Scratching the Ghost

Title:
Scratching the Ghost
Poems
Dexter L. Booth
Price$15.00
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"[Scratching the Ghost] draws equally on prayer and past injury, sacred attention, and unholy substance. . . . A thoughtful first book."Publishers Weekly

“Booth’s first collection exhibits stylistic versatility and thematic range seldom found in first books.”Booklist

About the Book

Winner of the Cave Canem Poetry Prize, selected by Major Jackson

The stub of your left leg dangles
as I hold you up, my hands inserted under your arms
like a child. You are complaining about the itch,
the burn; scratch the ghost of your calf and heel.
                        —from “Scratching the Ghost”
Dexter Booth’s ruminations on loss in this award-winning debut are rooted in a time past but one still palpable and persistent. Here are memories of love lost, family mourned, a father absent, ghosts of hometowns and childhood. Here too is a “Short Letter to the Twentieth Century” and, finally, a “Long Letter to the Twentieth Century,” as if across this collection the poet is mustering up the force to speak back to history.
 
“In Dexter Booth’s Scratching the Ghost, a cracked egg means the universe is splitting, the slap of a double-dutch rope is a broken-throated hymn, and splitting a squealing hog is akin to love-making. These are poems loyal to their own intrepid logic and reckless plausibility. Yet, lest the reader get too giddy in a fun house of mirrors, here, too, are the melodic laments and remarkable lyric passages of a poet who acknowledges the infinite current of melancholy that underlines his journey.”—Major Jackson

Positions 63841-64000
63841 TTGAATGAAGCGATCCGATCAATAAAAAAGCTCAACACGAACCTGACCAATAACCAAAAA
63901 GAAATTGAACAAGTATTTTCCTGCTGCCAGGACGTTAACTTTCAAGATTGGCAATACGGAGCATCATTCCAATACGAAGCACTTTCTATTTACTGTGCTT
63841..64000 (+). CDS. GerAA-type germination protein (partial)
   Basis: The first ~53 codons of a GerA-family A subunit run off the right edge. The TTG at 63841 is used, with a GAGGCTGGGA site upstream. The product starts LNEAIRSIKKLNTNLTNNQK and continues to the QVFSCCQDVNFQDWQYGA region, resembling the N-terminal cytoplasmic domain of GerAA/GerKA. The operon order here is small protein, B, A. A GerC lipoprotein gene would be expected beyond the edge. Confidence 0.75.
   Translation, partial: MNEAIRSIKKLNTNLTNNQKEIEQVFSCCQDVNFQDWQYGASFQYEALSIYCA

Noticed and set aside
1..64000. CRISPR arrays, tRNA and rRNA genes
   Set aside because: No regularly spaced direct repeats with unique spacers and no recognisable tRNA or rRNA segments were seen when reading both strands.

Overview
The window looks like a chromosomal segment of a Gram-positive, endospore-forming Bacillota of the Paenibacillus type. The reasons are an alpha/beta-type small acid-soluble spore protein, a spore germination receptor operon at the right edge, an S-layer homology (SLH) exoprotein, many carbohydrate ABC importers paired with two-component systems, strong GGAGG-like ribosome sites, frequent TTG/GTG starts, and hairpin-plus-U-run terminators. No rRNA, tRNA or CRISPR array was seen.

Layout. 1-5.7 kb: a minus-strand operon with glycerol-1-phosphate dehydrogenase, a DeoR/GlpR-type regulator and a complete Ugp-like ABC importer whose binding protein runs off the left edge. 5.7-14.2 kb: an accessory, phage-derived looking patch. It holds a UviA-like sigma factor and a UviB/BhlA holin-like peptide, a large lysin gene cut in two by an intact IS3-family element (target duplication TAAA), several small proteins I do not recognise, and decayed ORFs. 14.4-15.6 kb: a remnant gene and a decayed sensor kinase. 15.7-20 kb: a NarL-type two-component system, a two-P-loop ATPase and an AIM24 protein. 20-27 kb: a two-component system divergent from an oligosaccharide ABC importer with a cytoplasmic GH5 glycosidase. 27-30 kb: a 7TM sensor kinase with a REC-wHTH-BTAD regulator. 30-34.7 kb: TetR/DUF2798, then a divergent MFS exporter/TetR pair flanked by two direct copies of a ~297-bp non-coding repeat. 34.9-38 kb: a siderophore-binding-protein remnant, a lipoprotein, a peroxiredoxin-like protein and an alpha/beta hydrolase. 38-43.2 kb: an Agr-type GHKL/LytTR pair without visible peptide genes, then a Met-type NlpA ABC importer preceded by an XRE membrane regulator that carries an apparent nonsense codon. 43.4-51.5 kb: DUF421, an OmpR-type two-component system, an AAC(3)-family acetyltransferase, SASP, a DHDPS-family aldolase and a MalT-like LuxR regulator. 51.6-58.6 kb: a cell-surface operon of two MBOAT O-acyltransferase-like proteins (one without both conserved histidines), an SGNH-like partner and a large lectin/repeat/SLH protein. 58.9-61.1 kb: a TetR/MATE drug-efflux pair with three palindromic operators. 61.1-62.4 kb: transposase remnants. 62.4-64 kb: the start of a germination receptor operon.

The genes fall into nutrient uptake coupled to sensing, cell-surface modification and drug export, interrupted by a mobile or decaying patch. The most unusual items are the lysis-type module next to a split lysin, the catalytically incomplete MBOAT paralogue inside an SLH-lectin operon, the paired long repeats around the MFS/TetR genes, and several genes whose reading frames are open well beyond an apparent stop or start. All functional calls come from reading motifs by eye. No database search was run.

Additional Reviews

"After finishing these 69 pages I found myself cut off from some of the best writing I've read in a long time, without a library of work to feed my incessant need for more Dexter Booth. Here's to hoping he comes out with more entrancing work in the near future."NewPages 

"These poems are in the tradition of a very few brilliant first books that are utterly memorable."—Norman Dubie

“These are poems loyal to their own intrepid logic and reckless plausibility. Yet, lest the reader get too giddy in a fun house of mirrors, here, too, are the melodic laments and remarkable lyric passages of a poet who acknowledges the infinite current of melancholy that underlines his journey.”—Major Jackson, Cave Canem Prize judge